Getting Over Gut Feelings
When it comes to delivering value to the client with data science, data analysis is half the battle. Most executives will ignore the data and trust their guts when presented with operational strategies (derived from data analysis) that contradict their core beliefs. So how will we get around this problem? As we all know, money talks. One strategy to get around this bias would be to estimate what kind of financial impact could result from trusting the data. This is the approach Tamr (http://www.tamr.com) took when they received resistance from the executives at General Electric when proposing a spend optimization strategy. Tamr is a data analytics company that came up with a highly efficient way of coordinating how purchases should be done across the entire organization. Once GE heard they could save $80 million dollars annually, Tamr received much less resistance to change.
From the World of Self Driving Vehicles
NVidia has historically been a leader in creating powerful video cards for home computers, but recently they have ventured into the world of self-driving vehicles by supplying cost effective hardware to help with processing vast amounts of data. Some of them run on GPUs that are as powerful as 150 MacBook Pros while maintaining a slender, lunchbox-sized figure. Not only do they supply the hardware, but also a software development kit for automobile companies to utilize the hardware to its full potential.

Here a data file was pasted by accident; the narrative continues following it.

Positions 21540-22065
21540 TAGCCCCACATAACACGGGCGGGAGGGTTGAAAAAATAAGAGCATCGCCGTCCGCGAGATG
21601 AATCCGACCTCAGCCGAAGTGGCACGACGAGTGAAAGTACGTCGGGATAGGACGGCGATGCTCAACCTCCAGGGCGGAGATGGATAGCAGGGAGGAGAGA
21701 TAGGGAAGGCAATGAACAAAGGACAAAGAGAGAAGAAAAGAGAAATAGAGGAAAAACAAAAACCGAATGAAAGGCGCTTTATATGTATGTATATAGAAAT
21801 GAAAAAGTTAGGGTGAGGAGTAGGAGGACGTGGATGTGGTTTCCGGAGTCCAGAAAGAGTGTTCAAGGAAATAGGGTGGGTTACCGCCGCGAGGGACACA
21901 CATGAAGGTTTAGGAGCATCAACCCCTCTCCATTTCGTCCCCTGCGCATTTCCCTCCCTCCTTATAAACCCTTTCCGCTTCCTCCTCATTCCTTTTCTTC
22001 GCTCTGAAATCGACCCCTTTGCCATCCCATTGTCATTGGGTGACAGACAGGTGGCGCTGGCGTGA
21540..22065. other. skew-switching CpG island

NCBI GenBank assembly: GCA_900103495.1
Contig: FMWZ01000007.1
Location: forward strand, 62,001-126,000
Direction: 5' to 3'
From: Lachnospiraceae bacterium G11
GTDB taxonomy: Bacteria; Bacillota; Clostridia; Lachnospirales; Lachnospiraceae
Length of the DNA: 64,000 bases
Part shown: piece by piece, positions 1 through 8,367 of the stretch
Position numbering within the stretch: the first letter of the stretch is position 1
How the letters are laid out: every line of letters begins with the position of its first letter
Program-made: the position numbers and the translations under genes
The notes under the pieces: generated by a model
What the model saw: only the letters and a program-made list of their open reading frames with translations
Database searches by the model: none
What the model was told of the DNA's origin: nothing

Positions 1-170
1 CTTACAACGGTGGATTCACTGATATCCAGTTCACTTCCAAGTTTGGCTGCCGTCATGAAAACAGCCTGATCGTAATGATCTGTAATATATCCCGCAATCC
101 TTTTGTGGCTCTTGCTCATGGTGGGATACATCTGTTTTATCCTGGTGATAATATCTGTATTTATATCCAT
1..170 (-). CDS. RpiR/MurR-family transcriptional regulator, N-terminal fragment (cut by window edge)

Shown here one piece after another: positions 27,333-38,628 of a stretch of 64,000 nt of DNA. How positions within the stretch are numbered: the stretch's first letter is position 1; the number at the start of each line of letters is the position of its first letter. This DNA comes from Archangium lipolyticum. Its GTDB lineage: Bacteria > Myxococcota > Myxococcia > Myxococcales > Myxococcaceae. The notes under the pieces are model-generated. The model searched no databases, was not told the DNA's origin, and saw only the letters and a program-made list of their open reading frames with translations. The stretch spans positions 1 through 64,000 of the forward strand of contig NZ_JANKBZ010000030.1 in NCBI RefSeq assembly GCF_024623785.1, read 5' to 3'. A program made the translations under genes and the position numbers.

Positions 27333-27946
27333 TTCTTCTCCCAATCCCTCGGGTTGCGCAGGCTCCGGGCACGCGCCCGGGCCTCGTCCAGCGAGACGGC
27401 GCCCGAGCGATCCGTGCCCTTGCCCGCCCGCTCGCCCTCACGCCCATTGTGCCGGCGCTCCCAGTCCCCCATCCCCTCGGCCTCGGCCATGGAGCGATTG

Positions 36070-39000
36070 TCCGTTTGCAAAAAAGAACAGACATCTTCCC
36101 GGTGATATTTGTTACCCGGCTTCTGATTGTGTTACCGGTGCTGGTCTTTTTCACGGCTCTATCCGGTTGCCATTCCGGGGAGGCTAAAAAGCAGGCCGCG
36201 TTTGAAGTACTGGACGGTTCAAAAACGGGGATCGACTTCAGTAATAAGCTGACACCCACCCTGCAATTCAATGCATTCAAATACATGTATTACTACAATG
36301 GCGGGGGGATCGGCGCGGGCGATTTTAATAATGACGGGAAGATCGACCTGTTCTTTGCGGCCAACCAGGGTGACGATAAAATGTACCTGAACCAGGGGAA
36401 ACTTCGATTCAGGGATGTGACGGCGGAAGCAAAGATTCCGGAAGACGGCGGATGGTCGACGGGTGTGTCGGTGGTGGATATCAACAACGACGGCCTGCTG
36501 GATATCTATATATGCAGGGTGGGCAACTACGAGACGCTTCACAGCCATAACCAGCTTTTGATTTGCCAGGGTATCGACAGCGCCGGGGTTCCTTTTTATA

Looking into the future, NVidia plans to use over-the-air software updates for their vehicles- something which Tesla already does – allowing users to wirelessly pay for and download new features like blind spot detection.
Another interesting point I learned about self-driving vehicles is that Google’s self-driving vehicles are trained in simulations that have them driving three million miles a day. As a form of regression testing, they do this every time there is a change in their driving algorithms. As Online’s QA community can confirm, automated regression tests can effectively ensure that the product being delivered meets the user’s expectations.